So I’ve spent the better part of this morning redoing the first two, scripting out…

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June 28, 2007, 8:27 am

Rate My Screencast

After a false start earlier in the week, here’s my very first screencast. I don’t consider this to be in its final form. I used no script and went basically off-the-cuff the whole way. My main intention in making and posting this is to elicit feedback from CO9s readers on any aspect of the screencast you find comment-worthy — the content, the video/audio quality, whatever.

For context: This will eventually be the third of twelve screencasts on LaTeX. This one focuses on creating a “Hello World” document and giving users a sense of how a basic LaTeX document is structured and how the typesetting works. The first and second ones will be (once they are made!) an overview of LaTeX and a walkthrough of downloading and installing LaTeX software for Windows, respectively.

Once I’ve bought and installed the memory upgrades to my Macbook so that Parallels Desktop runs faster than a glacier on …

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June 26, 2007, 1:28 pm

Screencasting — a cautionary tale

Today’s big plan was to make my inaugural screencast and then post it up here at CO9s for everyone to view and critique. I scripted it out last night and had a couple of hours with no kids around to work on it this morning. As you can see, though, it ain’t here. What happened?

1. Mouseposé wouldn’t stay open for longer than five minutes unless I purchased a license. This, after the documentation said that it would work fine without a license but some nonessential (for me) features wouldn’t work. So, I’m out $15.

2. Then Mouseposé wouldn’t work when I had Snapz Pro X running. I resorted to a lot of distracting mouse-waving during the screencast.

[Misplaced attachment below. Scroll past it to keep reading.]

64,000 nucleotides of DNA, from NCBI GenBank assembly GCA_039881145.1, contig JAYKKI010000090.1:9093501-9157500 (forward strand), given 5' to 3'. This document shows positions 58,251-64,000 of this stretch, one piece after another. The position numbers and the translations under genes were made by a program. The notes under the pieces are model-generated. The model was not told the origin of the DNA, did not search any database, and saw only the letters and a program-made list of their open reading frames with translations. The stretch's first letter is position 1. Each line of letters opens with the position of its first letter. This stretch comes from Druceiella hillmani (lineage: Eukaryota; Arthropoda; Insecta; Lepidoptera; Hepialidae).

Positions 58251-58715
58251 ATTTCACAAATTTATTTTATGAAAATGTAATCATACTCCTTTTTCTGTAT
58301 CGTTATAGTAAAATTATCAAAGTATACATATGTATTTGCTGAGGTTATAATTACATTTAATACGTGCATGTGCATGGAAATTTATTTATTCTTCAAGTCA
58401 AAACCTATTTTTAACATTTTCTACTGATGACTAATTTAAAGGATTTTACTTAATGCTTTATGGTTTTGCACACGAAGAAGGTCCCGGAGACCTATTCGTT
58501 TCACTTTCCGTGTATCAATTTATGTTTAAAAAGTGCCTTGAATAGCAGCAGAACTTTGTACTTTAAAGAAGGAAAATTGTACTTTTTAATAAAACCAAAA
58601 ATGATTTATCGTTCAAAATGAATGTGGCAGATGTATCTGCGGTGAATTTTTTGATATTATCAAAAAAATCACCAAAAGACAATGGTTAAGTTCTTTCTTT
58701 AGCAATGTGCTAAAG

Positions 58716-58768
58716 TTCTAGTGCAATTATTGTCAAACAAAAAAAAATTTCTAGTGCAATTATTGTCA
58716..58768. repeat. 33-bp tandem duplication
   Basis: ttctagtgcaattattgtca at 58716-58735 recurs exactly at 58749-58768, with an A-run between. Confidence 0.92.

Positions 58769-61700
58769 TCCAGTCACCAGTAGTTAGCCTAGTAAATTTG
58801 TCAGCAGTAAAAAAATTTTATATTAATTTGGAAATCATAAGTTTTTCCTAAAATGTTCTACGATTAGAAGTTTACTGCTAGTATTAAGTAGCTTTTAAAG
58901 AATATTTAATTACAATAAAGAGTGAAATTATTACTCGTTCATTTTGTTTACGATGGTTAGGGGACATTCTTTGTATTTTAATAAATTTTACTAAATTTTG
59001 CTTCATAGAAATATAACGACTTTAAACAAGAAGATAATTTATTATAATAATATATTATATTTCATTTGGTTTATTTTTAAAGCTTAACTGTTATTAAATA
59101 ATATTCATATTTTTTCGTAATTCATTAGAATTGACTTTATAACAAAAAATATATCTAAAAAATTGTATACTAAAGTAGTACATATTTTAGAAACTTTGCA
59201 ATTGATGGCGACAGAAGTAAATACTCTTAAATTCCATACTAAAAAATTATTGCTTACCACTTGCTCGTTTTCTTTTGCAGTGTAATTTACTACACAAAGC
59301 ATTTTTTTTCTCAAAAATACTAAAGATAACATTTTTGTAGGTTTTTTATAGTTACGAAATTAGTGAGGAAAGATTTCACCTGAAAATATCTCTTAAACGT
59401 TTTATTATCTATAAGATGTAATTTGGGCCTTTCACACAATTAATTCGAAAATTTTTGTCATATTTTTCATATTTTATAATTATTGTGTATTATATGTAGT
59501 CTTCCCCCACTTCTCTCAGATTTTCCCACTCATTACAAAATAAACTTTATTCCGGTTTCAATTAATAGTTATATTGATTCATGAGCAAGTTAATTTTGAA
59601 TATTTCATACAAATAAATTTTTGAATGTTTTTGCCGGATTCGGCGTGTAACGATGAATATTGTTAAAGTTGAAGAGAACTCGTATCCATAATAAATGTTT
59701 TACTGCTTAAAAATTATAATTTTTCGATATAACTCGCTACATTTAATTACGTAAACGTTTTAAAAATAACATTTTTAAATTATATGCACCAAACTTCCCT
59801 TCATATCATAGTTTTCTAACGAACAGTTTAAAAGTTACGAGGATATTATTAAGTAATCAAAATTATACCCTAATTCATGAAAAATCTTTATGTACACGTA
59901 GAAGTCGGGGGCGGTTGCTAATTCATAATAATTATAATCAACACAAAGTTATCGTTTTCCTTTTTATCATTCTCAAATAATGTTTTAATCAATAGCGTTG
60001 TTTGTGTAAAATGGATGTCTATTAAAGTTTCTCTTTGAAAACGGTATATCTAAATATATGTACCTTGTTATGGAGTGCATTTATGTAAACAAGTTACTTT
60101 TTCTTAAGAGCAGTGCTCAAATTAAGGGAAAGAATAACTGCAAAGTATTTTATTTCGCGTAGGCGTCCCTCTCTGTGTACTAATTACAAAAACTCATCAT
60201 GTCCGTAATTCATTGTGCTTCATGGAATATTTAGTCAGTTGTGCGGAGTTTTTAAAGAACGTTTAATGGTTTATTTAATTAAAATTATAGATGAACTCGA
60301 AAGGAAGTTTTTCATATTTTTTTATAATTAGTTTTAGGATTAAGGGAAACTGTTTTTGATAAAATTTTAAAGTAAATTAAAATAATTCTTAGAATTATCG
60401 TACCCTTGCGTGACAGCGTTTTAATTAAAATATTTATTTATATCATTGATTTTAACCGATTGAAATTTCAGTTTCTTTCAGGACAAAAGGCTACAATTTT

3. Then my carefully constructed script turned out to suck. The ‘cast went on… and on… I realized halfway into the ‘cast that I could do this in half the time with the same amount of content if I just threw the whole script out and redid …

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June 8, 2007, 8:37 am

Wikispaces supporting LaTeX

Good news for those of us contemplating the use of a wiki to do math stuff: Wikispaces, a good free wiki service that I used this past semester in my cryptology class, now allows typesetting using LaTeX. You just include the LaTeX code inside a special tag ([[math]]) and it does the rest. More here, including screenshots.

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May 31, 2007, 6:16 am

The summer schedule

The semester ended for me a couple of weeks ago, but most of that time has been spent dealing with Peanut’s lip surgery (which went extremely well). I’ve got the kids at home by myself through the end of the week, and then summer work begins in earnest. Here’s what I have on tap, most of which I’ll be blogging about to some extent.

  • Preparing for the Reconnect conference at the end of July. I’m reading Foundations of Statistical Natural Language Processing by Christopher Manning and Hinrich Schutze and Machine Learning by Tom Mitchell. I’ve made it through the first couple of chapters of Manning/Schutze — pretty basic so far, but it promises to be interesting. Part of the “basics” are the basics of linguistics, which I’ve never studied before but have been curious about.
  • Revamping the mastery exams for Calculus Preparation. Students in this course (formerly known as Precalculus) have to …

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March 8, 2007, 9:36 pm

Fun with tags

Note for the curious: Technorati tags are NOT case-sensitive.

I was curious as to who else in the world might be blogging about LaTeX — you know, the mathematical typesetting language — and guess what kinds of stuff come up when you go looking for all blog posts tagged with that word, in which the L, T, and X are not capitalized?